Although parents do have a right to protect their children from graphic depictions of sexual activity (as well as of violence, death, and other sensitive topics), this proposal fails the children and youth of Virginia by leaving in place the definition of "sexually explicit content" introduced in subsection A of § 2.2-2827.
I will be clear in my complaint: homosexuality is not inherently sexual content. An act performed between two people does not become sexual or nonsexual based on the gender of the people performing it. There is no ineffable quality that makes a hug between two men "sexual content" and a hug between a man and a woman otherwise. To suggest otherwise by letting this definition stand unaltered is wrong, and it is harmful.
This proposal's stated intent is to allow parents to "exercise their right to decide whether
the use of sexually explicit content in instructional materials is appropriate for
their child." What this proposal will actually do is allow parents to prevent their children from ever being exposed to the idea that romantic love can exist between anyone other than a man and a woman. This will do them a disservice, and it will cause them harm. In 2020, 1.2 million children were enrolled in Virginia public schools. Of those, tens of thousands are members of the LGBTQ+ community and this proposal will send loud and clear the message that they are different from their peers: that their love is different from and inferior to the love of their peers. The remaining students will be sent the same message in reverse: that some of their classmates love in a way that is unacceptable; that inherently explicit; that they must be protected from lest it cause them harm.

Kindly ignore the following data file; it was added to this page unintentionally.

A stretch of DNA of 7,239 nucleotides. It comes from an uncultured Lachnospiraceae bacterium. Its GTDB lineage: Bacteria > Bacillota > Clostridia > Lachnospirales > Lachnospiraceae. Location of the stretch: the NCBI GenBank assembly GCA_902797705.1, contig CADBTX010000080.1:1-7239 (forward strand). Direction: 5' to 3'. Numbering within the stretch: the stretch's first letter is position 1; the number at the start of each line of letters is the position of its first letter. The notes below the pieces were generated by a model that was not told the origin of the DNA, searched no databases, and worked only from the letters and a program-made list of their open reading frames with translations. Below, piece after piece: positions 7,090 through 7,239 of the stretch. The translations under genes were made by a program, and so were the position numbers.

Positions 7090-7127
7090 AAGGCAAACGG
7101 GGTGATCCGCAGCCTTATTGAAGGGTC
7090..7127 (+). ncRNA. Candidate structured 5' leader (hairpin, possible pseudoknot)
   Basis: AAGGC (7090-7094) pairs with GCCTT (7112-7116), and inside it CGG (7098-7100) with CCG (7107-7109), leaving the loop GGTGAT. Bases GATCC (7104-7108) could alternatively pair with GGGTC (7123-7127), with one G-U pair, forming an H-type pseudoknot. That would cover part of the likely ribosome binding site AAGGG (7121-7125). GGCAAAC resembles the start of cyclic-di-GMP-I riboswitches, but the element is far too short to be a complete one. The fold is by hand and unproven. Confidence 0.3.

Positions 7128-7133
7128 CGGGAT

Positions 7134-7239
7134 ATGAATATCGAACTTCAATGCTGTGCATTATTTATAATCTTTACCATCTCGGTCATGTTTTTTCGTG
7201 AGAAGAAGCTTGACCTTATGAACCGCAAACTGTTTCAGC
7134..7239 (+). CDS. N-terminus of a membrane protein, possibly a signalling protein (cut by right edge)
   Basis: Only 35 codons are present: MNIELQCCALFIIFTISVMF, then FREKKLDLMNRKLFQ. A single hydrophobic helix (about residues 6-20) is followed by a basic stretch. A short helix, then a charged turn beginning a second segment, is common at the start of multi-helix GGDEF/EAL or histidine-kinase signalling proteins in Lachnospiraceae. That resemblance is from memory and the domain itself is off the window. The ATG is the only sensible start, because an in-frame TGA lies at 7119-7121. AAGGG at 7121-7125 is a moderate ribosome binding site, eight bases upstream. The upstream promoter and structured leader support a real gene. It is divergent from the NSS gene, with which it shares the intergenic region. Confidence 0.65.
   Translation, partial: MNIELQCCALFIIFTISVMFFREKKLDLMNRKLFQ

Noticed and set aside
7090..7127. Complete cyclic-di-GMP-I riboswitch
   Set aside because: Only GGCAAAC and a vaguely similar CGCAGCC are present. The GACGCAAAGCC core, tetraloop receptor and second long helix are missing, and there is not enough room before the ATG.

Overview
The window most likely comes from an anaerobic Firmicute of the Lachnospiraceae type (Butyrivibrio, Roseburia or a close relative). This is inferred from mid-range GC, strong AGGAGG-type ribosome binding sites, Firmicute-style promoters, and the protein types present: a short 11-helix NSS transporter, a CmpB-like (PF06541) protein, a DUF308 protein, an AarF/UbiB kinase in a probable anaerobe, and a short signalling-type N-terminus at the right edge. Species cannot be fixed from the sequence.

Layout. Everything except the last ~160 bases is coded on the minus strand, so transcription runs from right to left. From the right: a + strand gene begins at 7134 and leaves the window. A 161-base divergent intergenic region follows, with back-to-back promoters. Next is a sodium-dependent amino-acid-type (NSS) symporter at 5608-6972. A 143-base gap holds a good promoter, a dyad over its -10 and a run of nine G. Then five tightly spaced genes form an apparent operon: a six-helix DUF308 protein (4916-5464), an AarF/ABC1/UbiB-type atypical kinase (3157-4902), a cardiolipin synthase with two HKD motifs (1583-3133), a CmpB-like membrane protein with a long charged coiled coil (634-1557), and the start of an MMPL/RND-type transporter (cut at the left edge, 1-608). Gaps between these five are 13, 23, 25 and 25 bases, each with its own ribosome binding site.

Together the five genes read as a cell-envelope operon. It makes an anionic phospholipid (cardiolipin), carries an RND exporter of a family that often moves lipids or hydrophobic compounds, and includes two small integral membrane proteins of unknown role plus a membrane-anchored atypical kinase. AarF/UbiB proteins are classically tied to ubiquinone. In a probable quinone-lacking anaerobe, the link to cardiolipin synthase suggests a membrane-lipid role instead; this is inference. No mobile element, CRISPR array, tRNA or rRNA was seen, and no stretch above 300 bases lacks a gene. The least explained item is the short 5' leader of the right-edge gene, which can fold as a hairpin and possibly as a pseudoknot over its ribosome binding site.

Furthermore, I trust the teachers of Virginia's school systems to make decisions about content that are appropriate for their students and that will allow them to grow intellectually and emotionally. Teachers are well-educated, they know their students, and they have their students' best interests at heart. I believe they should be given agency in this matter, and that doing so will lead to improved outcomes for the students they teach and for our society as a whole as those children grow up into our next generation of leaders, entrepreneurs, and -- most importantly -- citizens.
I strongly oppose the passing of the Model Policies Concerning Instructional Materials with Sexually Explicit Content. It will disempower teachers, and it will harm children in ways that they will carry with them for the rest of their lives.